With time changing today back to standard time, we cherished the extra hour, which seemed to extend throughout the day.  Waking up, I had a few extra minutes of sleep, first looking at my alarm clock reading seven-ten a.m. and then turning it back so that I was wide-awake at just after six a.m.  I savored the fresh pot of coffee a few minutes longer and turned on the TV before the Today show had started.  I left for the farmer’s market before it officially opened at 9 a.m. and secured the first pastries and a hard-to-find container of pumpkin soup. I watched the Sunday morning show, feeling like I should be eating lunch by the end, and then caught up on sleep with an afternoon nap.  We extended the afternoon sun as long as we could, running a few miles on a part of the trail that I otherwise never made it too.  Warmed the soup for dinner and found the news on at its now normal time, with the clocks in agreement that the night had set in.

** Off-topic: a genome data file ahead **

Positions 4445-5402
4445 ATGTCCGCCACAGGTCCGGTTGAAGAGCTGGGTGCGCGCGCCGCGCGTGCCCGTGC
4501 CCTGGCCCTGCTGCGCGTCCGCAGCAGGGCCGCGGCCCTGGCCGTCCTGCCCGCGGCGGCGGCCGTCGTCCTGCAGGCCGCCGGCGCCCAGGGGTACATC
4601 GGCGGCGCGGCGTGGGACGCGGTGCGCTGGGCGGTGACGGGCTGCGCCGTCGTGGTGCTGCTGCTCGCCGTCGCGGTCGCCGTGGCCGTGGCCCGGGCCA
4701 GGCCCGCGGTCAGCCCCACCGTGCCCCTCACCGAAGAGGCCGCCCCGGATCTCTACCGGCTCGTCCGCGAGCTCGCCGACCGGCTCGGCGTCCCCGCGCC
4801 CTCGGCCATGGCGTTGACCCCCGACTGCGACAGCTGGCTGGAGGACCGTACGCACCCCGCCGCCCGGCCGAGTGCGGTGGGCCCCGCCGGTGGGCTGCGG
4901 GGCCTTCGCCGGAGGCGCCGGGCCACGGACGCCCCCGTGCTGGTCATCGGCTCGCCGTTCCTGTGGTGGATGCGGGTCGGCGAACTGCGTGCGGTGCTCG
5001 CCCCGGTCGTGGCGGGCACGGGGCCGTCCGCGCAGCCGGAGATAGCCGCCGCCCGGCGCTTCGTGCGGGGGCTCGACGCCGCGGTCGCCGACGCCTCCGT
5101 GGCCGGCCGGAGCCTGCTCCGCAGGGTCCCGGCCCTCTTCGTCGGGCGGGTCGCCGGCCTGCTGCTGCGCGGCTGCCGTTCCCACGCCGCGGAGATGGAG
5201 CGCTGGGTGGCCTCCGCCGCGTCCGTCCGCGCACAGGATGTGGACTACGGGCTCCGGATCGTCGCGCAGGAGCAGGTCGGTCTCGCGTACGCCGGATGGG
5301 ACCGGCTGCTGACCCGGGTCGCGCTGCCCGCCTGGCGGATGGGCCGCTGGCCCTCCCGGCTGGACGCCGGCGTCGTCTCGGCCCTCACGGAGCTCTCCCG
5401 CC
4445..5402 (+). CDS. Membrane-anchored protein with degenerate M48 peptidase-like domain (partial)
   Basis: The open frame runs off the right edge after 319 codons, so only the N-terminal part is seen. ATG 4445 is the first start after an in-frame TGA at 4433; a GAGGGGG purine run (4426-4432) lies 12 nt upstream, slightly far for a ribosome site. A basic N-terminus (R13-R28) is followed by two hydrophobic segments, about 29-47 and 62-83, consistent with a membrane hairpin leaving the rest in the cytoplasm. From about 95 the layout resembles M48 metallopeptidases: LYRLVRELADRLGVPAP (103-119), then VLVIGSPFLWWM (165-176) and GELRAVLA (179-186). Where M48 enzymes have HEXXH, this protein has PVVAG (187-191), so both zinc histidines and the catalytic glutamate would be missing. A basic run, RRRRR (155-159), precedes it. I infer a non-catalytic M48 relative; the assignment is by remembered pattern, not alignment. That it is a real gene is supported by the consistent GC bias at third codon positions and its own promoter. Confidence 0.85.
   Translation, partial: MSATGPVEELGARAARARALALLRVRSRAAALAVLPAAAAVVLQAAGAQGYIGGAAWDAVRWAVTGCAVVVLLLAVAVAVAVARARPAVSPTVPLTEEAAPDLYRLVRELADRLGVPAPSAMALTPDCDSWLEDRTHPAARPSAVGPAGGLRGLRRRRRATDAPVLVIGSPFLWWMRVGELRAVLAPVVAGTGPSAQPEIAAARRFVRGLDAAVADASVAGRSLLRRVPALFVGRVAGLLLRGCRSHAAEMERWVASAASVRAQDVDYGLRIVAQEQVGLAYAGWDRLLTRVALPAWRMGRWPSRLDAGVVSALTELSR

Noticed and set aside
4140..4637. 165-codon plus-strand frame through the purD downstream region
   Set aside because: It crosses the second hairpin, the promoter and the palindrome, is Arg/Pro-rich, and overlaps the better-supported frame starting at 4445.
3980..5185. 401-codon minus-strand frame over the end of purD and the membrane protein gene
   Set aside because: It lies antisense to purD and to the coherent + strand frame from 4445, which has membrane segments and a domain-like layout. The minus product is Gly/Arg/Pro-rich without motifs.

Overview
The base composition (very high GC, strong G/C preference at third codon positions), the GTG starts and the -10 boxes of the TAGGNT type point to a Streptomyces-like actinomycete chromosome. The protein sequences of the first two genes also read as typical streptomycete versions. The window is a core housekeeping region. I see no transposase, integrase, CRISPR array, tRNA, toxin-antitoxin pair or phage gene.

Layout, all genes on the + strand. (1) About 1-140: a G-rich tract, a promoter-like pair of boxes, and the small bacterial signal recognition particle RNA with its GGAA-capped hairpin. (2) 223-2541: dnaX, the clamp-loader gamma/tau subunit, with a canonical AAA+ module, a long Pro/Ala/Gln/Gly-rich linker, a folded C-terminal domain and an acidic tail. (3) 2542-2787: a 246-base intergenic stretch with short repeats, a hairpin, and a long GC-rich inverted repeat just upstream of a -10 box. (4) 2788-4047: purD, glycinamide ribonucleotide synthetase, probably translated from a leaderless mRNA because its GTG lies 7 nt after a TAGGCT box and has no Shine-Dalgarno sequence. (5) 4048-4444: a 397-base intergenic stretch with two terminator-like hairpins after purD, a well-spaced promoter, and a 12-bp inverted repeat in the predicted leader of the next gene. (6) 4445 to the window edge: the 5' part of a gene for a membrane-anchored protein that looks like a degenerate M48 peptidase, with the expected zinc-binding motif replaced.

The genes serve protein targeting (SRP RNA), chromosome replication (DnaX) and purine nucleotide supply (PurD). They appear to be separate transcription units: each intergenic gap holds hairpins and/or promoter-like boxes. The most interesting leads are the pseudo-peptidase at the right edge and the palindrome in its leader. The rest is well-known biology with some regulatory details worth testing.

Instrumental to a College Education

One of the benefits of living in a college town, or in a college city for that matter, is the available of  inexpensive concerts, particularly those by the college choral ensemble – even better when it’s sans instrumental accompaniment.  I am mesmerized by the vocal unison, the lack of instruments, the range of notes and sounds.  During the DC a cappella fest, each group had its own style, from the t-shirts and jeans of the Capital Gs to the tuxedos of the guest group the Yale Whiffenpoofs, who joked that they had been making audiences feel underdressed since 1909.  Having seen the later group perform on The Sing Off a year ago and my favorite show Gilmore Girls, I had to see them in person.  Georgetown’s Gaston Hall was the perfect venue.  The hosting Grace Notes started the show in neon sneakers and glittered in gold by the end.  Between their sets, the Saxatones, Phantoms, and University of Delaware Deltones (also from the Sing Off) performed.